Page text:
Adventures In Celluloid

Film critic Dominic Corry celebrates, clarifies and justifies his love for all things film.

Dominic Corry: Agatha Christie's return to the big screen

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A scene from the TV adaptation of Agatha Christie's Marple: Murder At The Vicarage. Photo / Supplied
A scene from the TV adaptation of Agatha Christie's Marple: Murder At The Vicarage. Photo / Supplied

With the justly acclaimed Poirot series starring David Suchet and the more recent (though just as good) Marple telefilms that play on Prime, adaptations of Agatha Christie books have been predominantly televisual enterprises for several decades now.

Gussied-up variations on the Agatha Christie classic style whodunit permeate modern television - everything from The Mentalist to CSI can be linked back to her work in some way.

But straight Agatha Christie adaptations feel like a throwback to an earlier era, not so much to a simpler whodunit, but a more classical whodunit. Having grown up on the relatively lavish '70s and '80s big screen Agatha Christie adaptations, I simply adore this style of whodunit - which is probably why I can't stop watching Murder She Wrote re-runs.

Seriously, that show is amazing.

I feel the time is ripe for a remounting of this type of film on the big screen.

Which it why it was so encouraging to read about a new Agatha Christie adaptation that Sony Pictures has acquired for distribution, which comes as close as we get these days to guaranteeing it will actually get made.

The book being adapted is Crooked House, a 1949 murder mystery that features neither Poirot nor Miss Marple as the investigative presence, which will no doubt help distinguish the adaptation from all the TV work.

A report from a year ago about an earlier incarnation of the project indicated an intriguing cast in the form of Julie Andrews, Gabriel Byrne, Matthew Goode and Gemma Arterton - as good a selection of actors for a modern Agatha Christie adaptation as anyone could wish for.

But as this more recent report indicates it is unlikely that cast is still in the frame for the newly funded film.

The adaptation is set to be helmed by Neil Labute, the often controversial director and playwright behind both the critically lauded In The Company of Men and the widely derided Nicolas Cage Wicker Man remake.

Labute is collaborating on the screenplay for Crooked House with Downton Abbey creator Julian Fellowes, who also wrote the last English language film to really evoke Agatha Christie on the big screen - 2001's Gosford Park.

I had high hopes for Gosford Park, and while it is a rich and enjoyable production, I found the whodunit elements to be slightly undercooked. But I've no doubt Fellowes is the right man to bring Christie back to life on the big screen.

In France, Christie has remained a source tapped for films like this 2007 adaption of Towards Zero and 2005's By The Pricking Of My Thumbs. Plus the spirit of Agatha Christie hung all over Francois Ozon's 2002 hit 8 Women.

As much as I love the Poirot and Marple TV series, the Christie adaptations that all my affection for whodunits can be traced back to are 1978's Death on the Nile and 1982's Evil Under The Sun, both starring the great Peter Ustinov as Hercule Poirot.

There are Agatha Christie adaptations going back to the 1930s, but to me, Death on the Nile and Evil Under The Sun are the definitive works.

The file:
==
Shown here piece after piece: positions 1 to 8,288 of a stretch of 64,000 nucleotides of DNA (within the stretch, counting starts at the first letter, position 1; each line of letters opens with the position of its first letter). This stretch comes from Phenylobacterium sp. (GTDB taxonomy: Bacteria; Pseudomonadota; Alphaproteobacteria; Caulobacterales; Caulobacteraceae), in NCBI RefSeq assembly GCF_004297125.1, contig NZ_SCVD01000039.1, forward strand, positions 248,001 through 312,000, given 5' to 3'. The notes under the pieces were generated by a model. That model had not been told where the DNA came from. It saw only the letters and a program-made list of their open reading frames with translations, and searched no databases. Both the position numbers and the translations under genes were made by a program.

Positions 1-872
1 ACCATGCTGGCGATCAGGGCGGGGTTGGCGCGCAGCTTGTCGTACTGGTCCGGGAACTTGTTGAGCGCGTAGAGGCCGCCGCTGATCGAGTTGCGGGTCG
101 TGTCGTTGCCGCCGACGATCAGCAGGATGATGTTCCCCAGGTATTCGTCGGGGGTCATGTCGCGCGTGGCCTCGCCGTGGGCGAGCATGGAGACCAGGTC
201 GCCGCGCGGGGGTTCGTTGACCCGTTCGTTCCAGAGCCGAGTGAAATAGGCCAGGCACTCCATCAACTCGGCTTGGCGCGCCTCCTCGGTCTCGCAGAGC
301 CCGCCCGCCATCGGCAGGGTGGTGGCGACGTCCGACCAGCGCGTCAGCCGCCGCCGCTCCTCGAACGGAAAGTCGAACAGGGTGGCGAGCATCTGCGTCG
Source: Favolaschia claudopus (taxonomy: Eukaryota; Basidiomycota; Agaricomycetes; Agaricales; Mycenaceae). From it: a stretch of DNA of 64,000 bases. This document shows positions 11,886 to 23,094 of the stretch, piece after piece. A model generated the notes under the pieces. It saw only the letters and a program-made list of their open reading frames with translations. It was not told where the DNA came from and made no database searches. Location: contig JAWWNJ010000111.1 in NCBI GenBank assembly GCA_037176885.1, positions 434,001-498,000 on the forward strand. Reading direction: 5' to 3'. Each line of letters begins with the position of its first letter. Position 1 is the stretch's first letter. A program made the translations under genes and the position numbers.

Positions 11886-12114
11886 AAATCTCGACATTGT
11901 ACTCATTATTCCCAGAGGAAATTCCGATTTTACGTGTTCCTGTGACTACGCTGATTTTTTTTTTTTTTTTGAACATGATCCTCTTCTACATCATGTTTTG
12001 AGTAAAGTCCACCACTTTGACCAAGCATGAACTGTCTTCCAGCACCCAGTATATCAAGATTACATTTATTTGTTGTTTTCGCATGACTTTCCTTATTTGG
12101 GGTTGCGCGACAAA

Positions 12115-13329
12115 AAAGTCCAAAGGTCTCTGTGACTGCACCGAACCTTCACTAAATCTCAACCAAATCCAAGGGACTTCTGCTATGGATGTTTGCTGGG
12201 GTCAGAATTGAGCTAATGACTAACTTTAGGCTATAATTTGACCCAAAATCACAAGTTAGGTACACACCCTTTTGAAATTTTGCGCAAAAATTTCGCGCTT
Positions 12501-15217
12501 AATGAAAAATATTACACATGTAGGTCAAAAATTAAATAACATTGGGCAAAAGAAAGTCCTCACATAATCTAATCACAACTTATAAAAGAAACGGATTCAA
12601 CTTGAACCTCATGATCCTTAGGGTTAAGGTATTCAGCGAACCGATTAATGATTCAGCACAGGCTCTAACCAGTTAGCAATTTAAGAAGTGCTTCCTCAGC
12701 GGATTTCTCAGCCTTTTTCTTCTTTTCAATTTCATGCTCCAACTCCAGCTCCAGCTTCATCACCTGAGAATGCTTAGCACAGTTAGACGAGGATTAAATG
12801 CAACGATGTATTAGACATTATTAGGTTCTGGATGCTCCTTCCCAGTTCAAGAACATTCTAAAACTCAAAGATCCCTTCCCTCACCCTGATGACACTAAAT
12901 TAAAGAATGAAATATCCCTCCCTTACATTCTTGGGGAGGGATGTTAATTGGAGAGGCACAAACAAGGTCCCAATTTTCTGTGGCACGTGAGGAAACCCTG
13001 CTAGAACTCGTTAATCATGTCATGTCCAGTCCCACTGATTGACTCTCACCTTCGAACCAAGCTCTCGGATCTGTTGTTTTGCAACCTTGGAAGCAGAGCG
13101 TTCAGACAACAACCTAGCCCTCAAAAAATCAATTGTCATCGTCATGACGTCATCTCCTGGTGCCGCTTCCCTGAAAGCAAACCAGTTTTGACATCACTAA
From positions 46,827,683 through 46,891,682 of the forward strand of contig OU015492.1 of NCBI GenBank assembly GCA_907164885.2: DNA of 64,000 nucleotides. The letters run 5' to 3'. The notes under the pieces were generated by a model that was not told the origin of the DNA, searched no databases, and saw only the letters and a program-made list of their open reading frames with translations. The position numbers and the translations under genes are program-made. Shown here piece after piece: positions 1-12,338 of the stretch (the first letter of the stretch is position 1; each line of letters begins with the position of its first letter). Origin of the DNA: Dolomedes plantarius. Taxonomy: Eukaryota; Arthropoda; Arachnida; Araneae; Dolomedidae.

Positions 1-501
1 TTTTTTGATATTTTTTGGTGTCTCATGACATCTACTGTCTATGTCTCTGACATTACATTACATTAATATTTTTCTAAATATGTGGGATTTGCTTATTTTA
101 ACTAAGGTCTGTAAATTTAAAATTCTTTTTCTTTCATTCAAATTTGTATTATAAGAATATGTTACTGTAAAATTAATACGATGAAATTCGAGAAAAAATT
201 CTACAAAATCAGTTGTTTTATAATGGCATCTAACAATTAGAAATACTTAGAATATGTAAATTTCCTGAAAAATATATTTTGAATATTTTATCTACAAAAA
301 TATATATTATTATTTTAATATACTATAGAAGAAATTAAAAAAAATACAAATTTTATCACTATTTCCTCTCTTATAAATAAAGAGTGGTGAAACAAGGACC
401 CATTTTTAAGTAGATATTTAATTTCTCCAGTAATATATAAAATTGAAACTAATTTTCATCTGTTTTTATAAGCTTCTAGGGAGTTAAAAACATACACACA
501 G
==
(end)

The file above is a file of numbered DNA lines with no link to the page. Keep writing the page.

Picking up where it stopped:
The former is the more handsome production, and one of the most purely enjoyable whodunits ever filmed. But the latter is a Swiss watch of a film, a perfectly formed puzzle story with a multitude of acutely pointed supporting performances by such stalwarts as James Mason; Roddy McDowall and Maggie Smith.

The Ustinov adaptations were sparked by the success of Sidney Lumet's 1974 adaptation of Murder On The Orient Express, starring Albert Finney as Poirot. This star-studded film is a fine watch, but I've always been frustrated by the resolution.

The minor golden age of cinematic Agatha Christie adaptations typified by these three films extended to the 1974 adaptation of Ten Little Indians titled And Then There Were None and 1980's The Mirror Crack'd, starring eventual Murder She Wrote star Angela Lansbury as Miss Marple.

These films flourished no doubt partly to the contemporaneous trend for star-studded whodunits that took clear inspiration from Christie, like 1972's Sleuth, 1973s The Last of Sheila and 1982's Deathtrap. These three films are all very much worth watching, even if you're not a big whodunit fan.

Ustinov played Poirot a couple more times: once in a made for TV version of Thirteen At Dinner (1985) and again in a Golan-Globus produced adaptation of Appointment With Death (1988) before the series was rebooted for TV with Thirteen At Dinner co-star David Suchet taking over the role of the famous Belgian detective.

Innumerable modern films look to Christie's Ten Little Indians for inspiration, but insist on subverting it in crass ways. The classic tale of a small group of isolated people getting picked off by one of their own is evoked in everything from Identity to Mindhunters.

The short-lived (but self-contained) 2010 murder mystery TV series Harper's Island executed a reasonably entertaining extrapolation of this type of story, and completists are advised to check it out.

So anyway, it's been a while since we've seen any classic Agatha Christie whodunit-style action on the big screen, and I'm super excited that we may be doing so soon.

As long as there's a bit where everyone gathers in the lounge to hear who the murderer is, I'll be happy.

* Are you a fan of the old '70s Agatha Christie adaptations? Are you amped for her return to the big screen? What other films borrow from Christie do you reckon? Do you find Murder She Wrote entertaining? Comment below!

Follow Dominic Corry on Twitter.

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